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Amazon loses bid to stop New York from probing COVID-19 standards

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A federal judge on Tuesday dismissed Amazon.com Inc’s lawsuit to block New York’s attorney general from investigating the online retailer’s ability to protect warehouse workers from COVID-19.

U.S. District Judge Brian Cogan in Brooklyn rejected Amazon’s claim that Attorney General Letitia James acted in bad faith by trying to police its pandemic response, and stop its alleged retaliation against workers who were unhappy the company wasn’t doing more.

“The state has a legitimate interest in ensuring that employers are complying with state labor laws, are enforcing important health safety measures, and are sanctioned for illegal conduct that occurs within the state,” Cogan wrote.

Amazon has argued that federal health and labor laws preempted James’ oversight.

Amazon spokesperson Kelly Nantel said in a statement: “We’re disappointed with today’s procedural ruling, which the court made clear does not mean the Attorney General’s underlying claims have merit.” Amazon cared deeply about the health and safety of its employees, and was proud of its response to the pandemic, she added.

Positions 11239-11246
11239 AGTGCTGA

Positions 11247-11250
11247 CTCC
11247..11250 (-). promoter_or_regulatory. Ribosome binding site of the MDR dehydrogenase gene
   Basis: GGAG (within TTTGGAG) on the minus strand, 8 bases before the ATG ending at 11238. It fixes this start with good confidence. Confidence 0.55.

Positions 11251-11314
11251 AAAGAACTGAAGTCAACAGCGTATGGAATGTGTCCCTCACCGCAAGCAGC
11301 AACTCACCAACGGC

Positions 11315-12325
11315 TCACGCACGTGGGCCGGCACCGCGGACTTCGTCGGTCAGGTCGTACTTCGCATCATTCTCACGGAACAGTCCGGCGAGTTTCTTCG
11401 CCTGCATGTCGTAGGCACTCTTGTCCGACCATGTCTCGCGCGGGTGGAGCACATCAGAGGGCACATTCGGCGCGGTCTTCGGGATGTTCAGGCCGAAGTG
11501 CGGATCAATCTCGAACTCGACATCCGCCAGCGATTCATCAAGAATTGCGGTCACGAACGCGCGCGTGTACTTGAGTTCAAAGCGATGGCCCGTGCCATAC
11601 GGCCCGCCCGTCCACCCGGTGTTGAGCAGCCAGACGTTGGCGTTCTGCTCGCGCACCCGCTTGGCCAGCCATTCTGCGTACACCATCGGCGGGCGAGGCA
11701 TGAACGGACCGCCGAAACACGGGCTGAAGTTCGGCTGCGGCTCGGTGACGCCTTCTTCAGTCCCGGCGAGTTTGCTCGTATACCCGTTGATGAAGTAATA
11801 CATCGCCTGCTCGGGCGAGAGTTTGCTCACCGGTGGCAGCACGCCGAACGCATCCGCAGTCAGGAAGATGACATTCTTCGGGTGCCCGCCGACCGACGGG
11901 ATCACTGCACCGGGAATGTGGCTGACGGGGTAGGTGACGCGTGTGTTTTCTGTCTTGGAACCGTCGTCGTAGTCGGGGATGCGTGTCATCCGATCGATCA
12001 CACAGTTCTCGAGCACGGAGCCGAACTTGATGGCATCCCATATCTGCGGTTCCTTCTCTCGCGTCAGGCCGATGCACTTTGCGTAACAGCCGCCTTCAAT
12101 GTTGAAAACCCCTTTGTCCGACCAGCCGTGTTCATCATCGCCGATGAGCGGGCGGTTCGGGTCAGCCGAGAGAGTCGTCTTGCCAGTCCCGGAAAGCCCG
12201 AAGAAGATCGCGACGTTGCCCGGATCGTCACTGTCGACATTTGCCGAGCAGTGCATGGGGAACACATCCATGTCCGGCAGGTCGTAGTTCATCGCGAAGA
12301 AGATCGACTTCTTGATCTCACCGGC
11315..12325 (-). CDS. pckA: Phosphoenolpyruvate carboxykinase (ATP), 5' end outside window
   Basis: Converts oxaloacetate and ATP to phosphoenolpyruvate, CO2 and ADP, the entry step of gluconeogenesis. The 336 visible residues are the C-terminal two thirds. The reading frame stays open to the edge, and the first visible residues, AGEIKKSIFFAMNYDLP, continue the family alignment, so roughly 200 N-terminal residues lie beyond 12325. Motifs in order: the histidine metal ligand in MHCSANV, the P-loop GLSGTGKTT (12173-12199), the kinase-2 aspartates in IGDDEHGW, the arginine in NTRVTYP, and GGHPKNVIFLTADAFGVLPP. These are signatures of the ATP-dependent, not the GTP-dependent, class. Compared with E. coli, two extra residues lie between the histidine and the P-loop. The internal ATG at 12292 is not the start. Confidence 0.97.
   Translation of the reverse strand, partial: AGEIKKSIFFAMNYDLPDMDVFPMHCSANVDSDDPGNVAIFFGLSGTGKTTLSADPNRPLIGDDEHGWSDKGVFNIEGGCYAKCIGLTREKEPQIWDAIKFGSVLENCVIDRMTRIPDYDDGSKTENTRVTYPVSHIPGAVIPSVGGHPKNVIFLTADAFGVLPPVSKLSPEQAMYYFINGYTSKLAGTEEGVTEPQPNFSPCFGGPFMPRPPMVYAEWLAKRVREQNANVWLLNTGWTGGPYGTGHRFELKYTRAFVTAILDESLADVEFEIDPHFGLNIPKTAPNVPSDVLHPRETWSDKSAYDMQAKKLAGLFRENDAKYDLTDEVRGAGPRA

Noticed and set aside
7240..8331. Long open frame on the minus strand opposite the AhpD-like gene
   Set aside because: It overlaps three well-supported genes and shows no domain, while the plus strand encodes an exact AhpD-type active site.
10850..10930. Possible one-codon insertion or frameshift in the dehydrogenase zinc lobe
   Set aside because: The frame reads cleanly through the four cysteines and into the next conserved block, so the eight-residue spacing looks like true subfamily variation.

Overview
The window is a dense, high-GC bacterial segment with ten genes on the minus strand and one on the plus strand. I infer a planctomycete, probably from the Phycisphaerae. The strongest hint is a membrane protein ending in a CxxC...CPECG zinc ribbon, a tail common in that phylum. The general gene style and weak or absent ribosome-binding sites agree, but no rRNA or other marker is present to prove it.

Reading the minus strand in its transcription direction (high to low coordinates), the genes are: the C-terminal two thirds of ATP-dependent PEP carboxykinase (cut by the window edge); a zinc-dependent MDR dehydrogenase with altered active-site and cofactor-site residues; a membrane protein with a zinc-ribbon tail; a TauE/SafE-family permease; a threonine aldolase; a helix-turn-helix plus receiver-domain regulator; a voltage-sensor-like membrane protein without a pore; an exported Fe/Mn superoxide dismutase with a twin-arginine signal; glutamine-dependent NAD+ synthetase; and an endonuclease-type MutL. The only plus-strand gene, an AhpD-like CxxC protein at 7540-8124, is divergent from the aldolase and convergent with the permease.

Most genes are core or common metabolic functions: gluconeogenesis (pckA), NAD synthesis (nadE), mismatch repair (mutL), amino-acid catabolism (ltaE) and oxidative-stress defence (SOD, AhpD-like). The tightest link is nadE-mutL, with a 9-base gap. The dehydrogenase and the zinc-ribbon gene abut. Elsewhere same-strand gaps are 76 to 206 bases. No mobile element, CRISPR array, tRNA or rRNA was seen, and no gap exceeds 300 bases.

Morgan Rubin, a spokeswoman for James, said in an email: “We applaud this decision and look forward to continuing our litigation against Amazon in state court and protecting our workers.” James sued Amazon in February over its treatment of thousands of workers at a Staten Island fulfillment center and a Queens distribution center. She has accused Amazon of prioritizing profits over safety, and improperly disciplining two employees who protested working conditions, one of whom was fired.

James is seeking a court-appointed safety monitor, while Amazon is seeking to dismiss her case, which is pending in a state court in Manhattan.

The seven-day average COVID-19 positivity test rate on Monday was 3.68% in Staten Island and 2.61% in Queens. The New York City average was 2.6%.

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